Numerous feminist movements and ideologies have developed over the years and represent different viewpoints and aims. Some forms of feminism have been criticized for taking into account only white, middle class, and college-educated perspectives. This criticism led to the creation of ethnically specific or multicultural forms of feminism, including black feminism and intersectional feminism.

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Alison Bechdel at a London signing for Fun Home in 2006
Fun Home is a graphic memoir by Alison Bechdel, author of the comic strip Dykes to Watch Out For. It chronicles the author's childhood and youth in rural Pennsylvania, focusing on her complex relationship with her father. The book addresses themes of sexual orientation, gender roles, suicide and the role of literature in understanding oneself and one's family. Writing and illustrating Fun Home took seven years, in part because of Bechdel's laborious artistic process, which includes photographing herself in poses for each human figure. Fun Home has been both a popular and critical success, and spent two weeks on the New York Times' bestseller list. In the New York Times Sunday Book Review, Sean Wilsey called it "a pioneering work, pushing two genres (comics and memoir) in multiple new directions." Several publications named Fun Home as one of the best books of 2006; it was also nominated for several awards, including the National Book Critics Circle Award and three Eisner Awards (one of which it won). A French translation of Fun Home was serialized in the newspaper Libération; the book was an official selection of the Angoulême International Comics Festival and has been the subject of an academic conference in France. Fun Home also generated controversy: a public library in Missouri removed Fun Home from its shelves for five months after local residents objected to its contents.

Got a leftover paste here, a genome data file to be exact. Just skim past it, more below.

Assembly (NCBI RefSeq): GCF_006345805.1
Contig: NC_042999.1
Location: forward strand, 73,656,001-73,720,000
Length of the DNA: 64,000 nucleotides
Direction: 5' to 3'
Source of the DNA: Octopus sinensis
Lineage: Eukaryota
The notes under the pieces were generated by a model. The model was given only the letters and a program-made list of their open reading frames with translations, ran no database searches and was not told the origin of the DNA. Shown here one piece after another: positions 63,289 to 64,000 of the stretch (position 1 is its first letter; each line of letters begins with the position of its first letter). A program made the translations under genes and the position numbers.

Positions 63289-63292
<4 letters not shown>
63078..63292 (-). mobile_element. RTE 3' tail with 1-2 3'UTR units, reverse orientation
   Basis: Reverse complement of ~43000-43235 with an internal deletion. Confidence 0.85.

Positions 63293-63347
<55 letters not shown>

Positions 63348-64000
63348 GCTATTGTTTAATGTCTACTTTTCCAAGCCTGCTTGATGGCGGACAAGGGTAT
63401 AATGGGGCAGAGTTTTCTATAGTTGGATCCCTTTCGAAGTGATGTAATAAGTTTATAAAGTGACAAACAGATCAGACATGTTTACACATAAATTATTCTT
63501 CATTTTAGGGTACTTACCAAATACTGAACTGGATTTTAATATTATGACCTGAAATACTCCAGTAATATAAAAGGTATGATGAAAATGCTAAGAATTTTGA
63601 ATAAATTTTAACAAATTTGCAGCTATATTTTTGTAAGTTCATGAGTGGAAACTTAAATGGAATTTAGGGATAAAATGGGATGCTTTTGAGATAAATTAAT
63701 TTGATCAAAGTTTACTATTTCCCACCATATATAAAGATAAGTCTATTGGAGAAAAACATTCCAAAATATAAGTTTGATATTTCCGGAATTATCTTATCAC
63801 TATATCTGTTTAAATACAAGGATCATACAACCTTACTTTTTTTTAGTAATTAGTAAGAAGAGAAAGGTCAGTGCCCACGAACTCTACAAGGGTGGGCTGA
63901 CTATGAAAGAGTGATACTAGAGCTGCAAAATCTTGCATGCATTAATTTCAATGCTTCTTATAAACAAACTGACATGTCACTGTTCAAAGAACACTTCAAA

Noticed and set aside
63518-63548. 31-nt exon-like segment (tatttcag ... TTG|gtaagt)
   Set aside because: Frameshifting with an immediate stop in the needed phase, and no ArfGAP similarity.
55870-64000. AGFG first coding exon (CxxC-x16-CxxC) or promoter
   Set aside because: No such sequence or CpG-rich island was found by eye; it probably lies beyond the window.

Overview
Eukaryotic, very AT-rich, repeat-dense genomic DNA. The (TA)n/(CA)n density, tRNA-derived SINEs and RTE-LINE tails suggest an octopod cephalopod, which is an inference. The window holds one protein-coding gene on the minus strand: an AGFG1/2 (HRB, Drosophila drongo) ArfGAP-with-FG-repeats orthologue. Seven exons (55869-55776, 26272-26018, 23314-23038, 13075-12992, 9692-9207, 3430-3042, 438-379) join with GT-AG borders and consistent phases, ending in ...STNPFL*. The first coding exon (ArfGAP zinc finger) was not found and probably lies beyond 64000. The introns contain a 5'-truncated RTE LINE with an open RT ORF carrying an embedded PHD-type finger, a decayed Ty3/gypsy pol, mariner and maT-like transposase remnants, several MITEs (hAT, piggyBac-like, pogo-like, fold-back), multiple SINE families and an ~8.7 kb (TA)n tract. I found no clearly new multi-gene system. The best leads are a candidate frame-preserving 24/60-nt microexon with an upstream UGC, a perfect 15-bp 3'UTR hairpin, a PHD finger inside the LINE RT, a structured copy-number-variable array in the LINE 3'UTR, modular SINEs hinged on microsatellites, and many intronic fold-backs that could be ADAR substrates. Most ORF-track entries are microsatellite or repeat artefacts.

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Hélène Dutrieu
Credit: Bain News Service